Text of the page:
Looking at an eBay seller’s store or their other items for sale isn’t much of a trick, but it is a way of turning an OK purchase into a great one.  Although many eBay sellers famously start out auctions for very high prices, there are still sellers that will list things with a low opening bid and are willing to “let it ride”.  Sometimes even, a camera can be listed for far below it’s collector’s value and represents a great deal.  If someone is willing to do that to one camera, they might do it for others.

If you see that Nikon SLR or Yashica rangefinder for below market value, even if it’s a model you aren’t interested in, it’s worth a few moments to see if they have any other deals on something you do want.  Not only can that help you find more than one item for a great price, but most sellers also combine shipping on multiple items, further increasing the value by splitting up the shipping costs over multiple items.

This is especially useful for international sellers where shipping costs can be quite high.  When I bought my Zeiss Pentacon FM from a seller in Lithuania, I was able to better justify the shipping cost by also adding in the Pentacon Penti II and Pouva Start to the same package for nearly the same amount of shipping.  And speaking of international sellers…



A Worldwide search for a Purma Special returned more results when I enabled “Worldwide” results.

Buy Internationally

When using the US eBay site, some international items will show up in your regular searches, but not all of them.  You can easily tell an international item in a search list because the price will be in italics to indicate that the price is based on that day’s currency conversion ratio.  I’ve read some suggestions where people will manually search international sites like http://ebay.de or http://ebay.co.uk but you can get the same information by manually selecting the “Worldwide” option in the search settings window.

I did a quick search on the US site for “Purma Special” and only got 2 hits.  But when I selected “Worldwide”, there were 14 results.  Sometimes, sellers wont list that they’ll ship to your country, but sometimes this is in error, or done intentionally to keep casual shoppers away.  I’ve had luck with some German sellers who did not list that they’d ship to my country who were still willing to do it after asking them.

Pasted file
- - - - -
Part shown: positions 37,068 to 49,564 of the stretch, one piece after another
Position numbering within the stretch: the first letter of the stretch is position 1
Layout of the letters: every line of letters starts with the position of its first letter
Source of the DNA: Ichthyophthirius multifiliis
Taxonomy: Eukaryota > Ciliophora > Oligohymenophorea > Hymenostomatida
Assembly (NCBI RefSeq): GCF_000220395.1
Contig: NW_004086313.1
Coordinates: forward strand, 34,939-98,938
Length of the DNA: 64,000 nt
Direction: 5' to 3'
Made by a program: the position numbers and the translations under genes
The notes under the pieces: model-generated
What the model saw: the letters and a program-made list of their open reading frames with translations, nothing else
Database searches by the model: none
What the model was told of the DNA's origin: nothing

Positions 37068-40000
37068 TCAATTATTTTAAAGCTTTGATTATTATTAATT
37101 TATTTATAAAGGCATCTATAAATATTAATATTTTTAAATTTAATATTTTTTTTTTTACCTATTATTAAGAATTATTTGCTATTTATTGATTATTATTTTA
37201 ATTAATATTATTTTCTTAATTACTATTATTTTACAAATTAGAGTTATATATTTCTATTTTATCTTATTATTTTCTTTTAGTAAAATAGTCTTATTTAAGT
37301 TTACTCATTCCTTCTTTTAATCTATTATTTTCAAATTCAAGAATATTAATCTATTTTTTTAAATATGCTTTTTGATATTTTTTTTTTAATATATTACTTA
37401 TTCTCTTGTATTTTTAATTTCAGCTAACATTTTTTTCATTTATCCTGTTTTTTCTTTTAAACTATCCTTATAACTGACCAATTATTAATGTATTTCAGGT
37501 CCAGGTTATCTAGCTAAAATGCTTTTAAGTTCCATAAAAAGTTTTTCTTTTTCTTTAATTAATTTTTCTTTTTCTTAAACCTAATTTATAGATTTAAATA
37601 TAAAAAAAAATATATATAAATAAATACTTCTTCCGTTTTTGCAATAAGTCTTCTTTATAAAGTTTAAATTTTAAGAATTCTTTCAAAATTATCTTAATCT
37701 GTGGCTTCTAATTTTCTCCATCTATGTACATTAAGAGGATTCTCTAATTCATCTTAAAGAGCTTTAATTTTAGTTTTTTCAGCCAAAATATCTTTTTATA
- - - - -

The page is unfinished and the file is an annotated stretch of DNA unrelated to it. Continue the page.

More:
Of course, all international shipping comes with increased risks due to longer travel, unreliable foreign postal markets, or unscrupulous sellers.  This is where eBay’s feedback system is really helpful.  Where I might take a risk on a domestic seller with a feedback of 20 or less, I might want to look for a foreign seller with a higher number than that to be extra careful.

For shoppers outside of the US, customs and other related import duties can dramatically increase the cost of buying internationally.  Thankfully, it doesn’t seem like there’s too much difficulty getting things into the United States as I’ve gotten things from Canada, Japan, Russia, Ukraine, Germany, France, and England all without additional fees, but your country might be different so it’s important to understand how this works before shopping.

Use Saved Searches

Saving searches is a good way to repeat the same search over and over.
You can optionally select to be alerted each time something new shows up on a saved search.

If you find yourself searching for the same types of things over and over, a good time saver is to save your searches.  eBay’s site has moved this feature around several times, and it works differently on the mobile app, but each time you search for something, there should be a little heart, usually near the top that says “Save Search”.  Clicking this will not only save the search criteria, but also alert you via email each time a new item is listed that meets the terms of your search.

I personally don’t find the email alerts to be too helpful because they can easily overwhelm your inbox.  Not only will it find items that aren’t necessarily cameras, but if you add more than a few saved searches, you’ll likely get a lot of false positives.  Thankfully, you can unsubscribe from anything in your Saved Searches list and only look at it when you feel like it.

Robert’s Camera is a very reputable seller of camera equipment and one I’ve bought from more than once.

Use Saved Sellers

In addition to saved searches, saving good sellers can be helpful too for future purchases.  Many sellers are actual big time camera stores like KEH (kehoutlet) or Robert’s Camera (robertscamera) who regularly have thousands of auctions going at the same time.

If you are apprehensive about buying things on eBay because of a bad experience in the past, sticking to the reputable sellers is a good idea.  This is also useful for International sellers who are more willing to work with foreign buyers.

Don’t limit yourself to the big shops though.  If you had a pleasant experience with an individual seller, maybe you want to stay in touch with them as well.  I have bought multiple things from the same seller a number of times, and if they get to know you as a good buyer, they may even be willing to cut you a deal on something later, or keep an eye out for something you want.

Make an Offer Even When It’s Not an Option